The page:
Automated structure generation for first-principles transition-metal catalysis
Author(s)Ioannidis, Efthymios Ioannis.
Massachusetts Institute of Technology. Department of Chemical Engineering.
Heather J. Kulik.
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Efficient discovery of new catalytic materials necessitates the rapid but selective generation of candidate structures from a very wide chemical space and the efficient estimation of their properties. We developed an efficient and reliable software utility for high-throughput screening of inorganic complexes that enables chemical discovery by automating molecular and intermolecular complex structure generation, job preparation as well as post-processing analysis to elucidate correlations of electronic or geometric descriptors with energetics. The developed software was then used to unveil different binding modes of small anions on organometallic complexes as well as functionalizations that allow for selective binding. We additionally employed our materials design framework to study the binding of carbon monoxide on functionalized metalloporphyrins providing tuning strategies and uncertainty estimation.Computational approaches such as density functional theory (DFT) that directly simulate the electronic properties have been increasingly used as tools for materials design mainly due to recent developments in computational speed and accuracy. DFT recasts the many-body problem of interacting electrons into an equivalent problem of non-interacting electrons, greatly simplifying the solution procedure. This approach introduces certain approximations that are effectively modeled with an exchange and correlation functional that accounts for the many-body effects that are not included in the simplified problem. The functional choice is an important modeling decision and therefore computational predictions can be sensitive to user selection. This sensitivity is maximized for systems with highly localized electrons such as transition metals due to self-interaction error, where one electron interacts with its own mean field resulting in an unphysical delocalization of the electron density.We studied extensively how the incorporation of the widely employed Hartree-Fock and meta-GGA-type exchange functionals affects DFT predictions on transition metal complexes.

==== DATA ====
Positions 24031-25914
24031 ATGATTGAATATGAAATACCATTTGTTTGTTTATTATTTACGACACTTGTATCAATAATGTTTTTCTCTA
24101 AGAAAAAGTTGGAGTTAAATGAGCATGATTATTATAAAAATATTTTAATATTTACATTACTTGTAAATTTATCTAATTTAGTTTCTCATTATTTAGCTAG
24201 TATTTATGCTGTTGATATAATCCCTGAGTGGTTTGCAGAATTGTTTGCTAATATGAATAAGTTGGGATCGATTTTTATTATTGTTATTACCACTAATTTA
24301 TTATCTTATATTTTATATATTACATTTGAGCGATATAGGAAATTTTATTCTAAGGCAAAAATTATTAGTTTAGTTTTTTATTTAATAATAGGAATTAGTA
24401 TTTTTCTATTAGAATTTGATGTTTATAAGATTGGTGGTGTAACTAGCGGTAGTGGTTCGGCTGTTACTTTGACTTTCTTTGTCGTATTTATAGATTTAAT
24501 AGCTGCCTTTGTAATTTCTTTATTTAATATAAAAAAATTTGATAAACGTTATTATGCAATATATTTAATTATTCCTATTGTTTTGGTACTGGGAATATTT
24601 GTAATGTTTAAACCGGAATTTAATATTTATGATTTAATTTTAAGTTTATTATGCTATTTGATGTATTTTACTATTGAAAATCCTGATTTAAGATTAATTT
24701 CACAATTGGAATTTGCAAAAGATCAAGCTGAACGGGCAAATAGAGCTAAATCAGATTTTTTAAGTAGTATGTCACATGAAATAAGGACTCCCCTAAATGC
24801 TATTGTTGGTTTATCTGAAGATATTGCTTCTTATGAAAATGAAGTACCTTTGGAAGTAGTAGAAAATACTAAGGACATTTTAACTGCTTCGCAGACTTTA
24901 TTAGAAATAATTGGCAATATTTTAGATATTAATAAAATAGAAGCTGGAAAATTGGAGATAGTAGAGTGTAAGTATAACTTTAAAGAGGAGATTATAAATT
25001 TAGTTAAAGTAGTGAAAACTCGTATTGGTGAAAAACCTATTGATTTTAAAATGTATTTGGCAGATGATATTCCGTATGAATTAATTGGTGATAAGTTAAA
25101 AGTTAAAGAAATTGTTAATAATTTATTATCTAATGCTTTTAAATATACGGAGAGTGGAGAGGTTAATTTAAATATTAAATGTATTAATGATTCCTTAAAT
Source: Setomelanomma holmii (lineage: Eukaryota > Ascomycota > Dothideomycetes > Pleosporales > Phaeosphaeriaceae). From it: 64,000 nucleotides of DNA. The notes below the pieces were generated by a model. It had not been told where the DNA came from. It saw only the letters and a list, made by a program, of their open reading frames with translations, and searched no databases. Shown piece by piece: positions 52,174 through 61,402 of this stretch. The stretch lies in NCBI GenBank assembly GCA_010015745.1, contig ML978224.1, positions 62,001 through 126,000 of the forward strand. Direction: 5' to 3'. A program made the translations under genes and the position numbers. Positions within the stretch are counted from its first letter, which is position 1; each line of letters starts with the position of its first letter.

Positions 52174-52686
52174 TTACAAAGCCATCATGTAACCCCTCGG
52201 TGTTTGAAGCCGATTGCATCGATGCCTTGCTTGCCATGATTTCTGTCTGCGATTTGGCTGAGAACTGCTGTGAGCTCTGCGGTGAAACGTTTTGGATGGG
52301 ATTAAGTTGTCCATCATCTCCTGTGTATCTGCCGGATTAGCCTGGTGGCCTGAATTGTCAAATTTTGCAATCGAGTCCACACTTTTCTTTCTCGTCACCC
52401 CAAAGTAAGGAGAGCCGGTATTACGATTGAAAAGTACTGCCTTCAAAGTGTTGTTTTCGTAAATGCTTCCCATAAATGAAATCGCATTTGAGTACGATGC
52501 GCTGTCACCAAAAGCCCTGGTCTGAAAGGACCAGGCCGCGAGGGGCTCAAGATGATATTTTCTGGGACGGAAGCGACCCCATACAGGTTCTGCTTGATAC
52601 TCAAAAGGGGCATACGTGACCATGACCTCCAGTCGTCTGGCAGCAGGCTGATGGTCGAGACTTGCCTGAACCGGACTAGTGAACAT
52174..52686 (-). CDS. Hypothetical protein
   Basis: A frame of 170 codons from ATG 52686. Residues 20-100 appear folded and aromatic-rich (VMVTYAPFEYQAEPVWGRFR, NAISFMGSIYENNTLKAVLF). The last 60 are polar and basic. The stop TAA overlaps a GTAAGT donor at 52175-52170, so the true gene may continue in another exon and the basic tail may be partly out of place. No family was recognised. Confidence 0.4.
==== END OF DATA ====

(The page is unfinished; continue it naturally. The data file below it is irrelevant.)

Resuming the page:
This electronic version was submitted by the student author. The certified thesis is available in the Institute Archives and Special Collections.Thesis: Ph. D. in Chemical Engineering Practice, Massachusetts Institute of Technology, Department of Chemical Engineering, 2018Cataloged from student-submitted PDF version of thesis.Includes bibliographical references (pages 171-186).
DepartmentMassachusetts Institute of Technology. Department of Chemical Engineering
Massachusetts Institute of Technology